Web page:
And a big part of that is a round, open finance, as the FCA is now recognizing. So if your bank statement has value and can help people and change the industry and save costs, reduce fraud, whatever it is, then What does access to your wealth or your pension or your insurances? How the can that be used with consumers at the middle of this conversation, explicitly consenting to share their personal data with other third parties? How does that change? And and we're already starting to see that now, um, ripple out into conversations like open Data. Australia is a really good example of that where they've taken much more of an open data initiative and including potentially healthcare data or other bits of mobile data or whatever it is. Why, as consumers can't we share that? And you know those those issues that we saw in the industry 10 years ago around liability and risk and concerns and whether hard or soft, whatever they were restricted, this open sharing of data was what I find really interesting in open banking k is not only now keep in mind this is post GDPR, but now we have a framework that not only allows consumers to share their data, but I think interesting allows us. Is is FinTechs or is an industry to To make money from doing that right is to understand our role in the place and say, Well, actually, you can do this. There is benefit. We can commercialise it consumer. You can benefit it. You're always in control and it creates a framework. Why shouldn't that ripple out now into things like open finance or open data? I think for us we'll also start to see more and more conversation around identity and trust. Financial services is a fantastic I mean, it is a trust network. You know, if you look at financial services around the world, it's a global trust Network that is built on trust and and managing risk and fraud and regulatory compliance. I mean, that is, in a lot of ways, financial services plus the exchange of value that mean there's there's that level in there as well. But I think if we can leverage that trust network to help solve other challenges not around open finance and open data, but around identity. You know, from a KYC AML point of view from a fraud point of view.How do we elect consumers to take the trust that they've built up with their bank to use that as an identity as they travel around the world to share a bit of that And that's I mean, from a personal point of view, is, you know, this is where we started from 12 years ago, so over 10 years ago now, So it's It's interesting to see where kind of coming back to those core core problems, and that's what all this is doing. It's It's solving these big, massive, enablement challenges that are other in the industry that allow us to interact and engage and do things with customers more, more frictionless.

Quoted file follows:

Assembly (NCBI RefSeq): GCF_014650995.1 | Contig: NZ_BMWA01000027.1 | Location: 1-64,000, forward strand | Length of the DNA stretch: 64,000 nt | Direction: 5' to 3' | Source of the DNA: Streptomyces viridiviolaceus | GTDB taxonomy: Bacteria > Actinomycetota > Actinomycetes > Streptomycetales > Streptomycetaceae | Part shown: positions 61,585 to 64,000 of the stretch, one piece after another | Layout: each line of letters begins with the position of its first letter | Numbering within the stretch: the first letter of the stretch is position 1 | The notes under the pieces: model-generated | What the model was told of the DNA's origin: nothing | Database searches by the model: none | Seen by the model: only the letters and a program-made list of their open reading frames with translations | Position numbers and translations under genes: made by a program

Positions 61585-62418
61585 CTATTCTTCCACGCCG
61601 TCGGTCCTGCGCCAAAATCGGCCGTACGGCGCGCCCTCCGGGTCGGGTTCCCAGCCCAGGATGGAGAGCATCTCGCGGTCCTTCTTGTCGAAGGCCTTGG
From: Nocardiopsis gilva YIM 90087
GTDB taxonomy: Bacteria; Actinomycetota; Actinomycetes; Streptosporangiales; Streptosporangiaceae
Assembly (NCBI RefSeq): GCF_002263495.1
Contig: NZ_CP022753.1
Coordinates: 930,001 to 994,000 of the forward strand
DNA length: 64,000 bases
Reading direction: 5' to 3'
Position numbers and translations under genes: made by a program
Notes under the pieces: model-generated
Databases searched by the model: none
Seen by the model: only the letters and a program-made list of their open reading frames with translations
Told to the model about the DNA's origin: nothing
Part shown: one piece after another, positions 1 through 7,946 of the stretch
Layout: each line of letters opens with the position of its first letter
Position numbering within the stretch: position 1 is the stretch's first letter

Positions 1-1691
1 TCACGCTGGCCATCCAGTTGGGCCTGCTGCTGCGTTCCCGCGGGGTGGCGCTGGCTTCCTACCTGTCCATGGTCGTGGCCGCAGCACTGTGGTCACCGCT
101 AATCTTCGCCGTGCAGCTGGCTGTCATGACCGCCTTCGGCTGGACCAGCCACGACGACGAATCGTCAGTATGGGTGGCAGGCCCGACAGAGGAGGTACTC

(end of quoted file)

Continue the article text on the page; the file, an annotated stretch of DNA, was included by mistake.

Liam:   16:43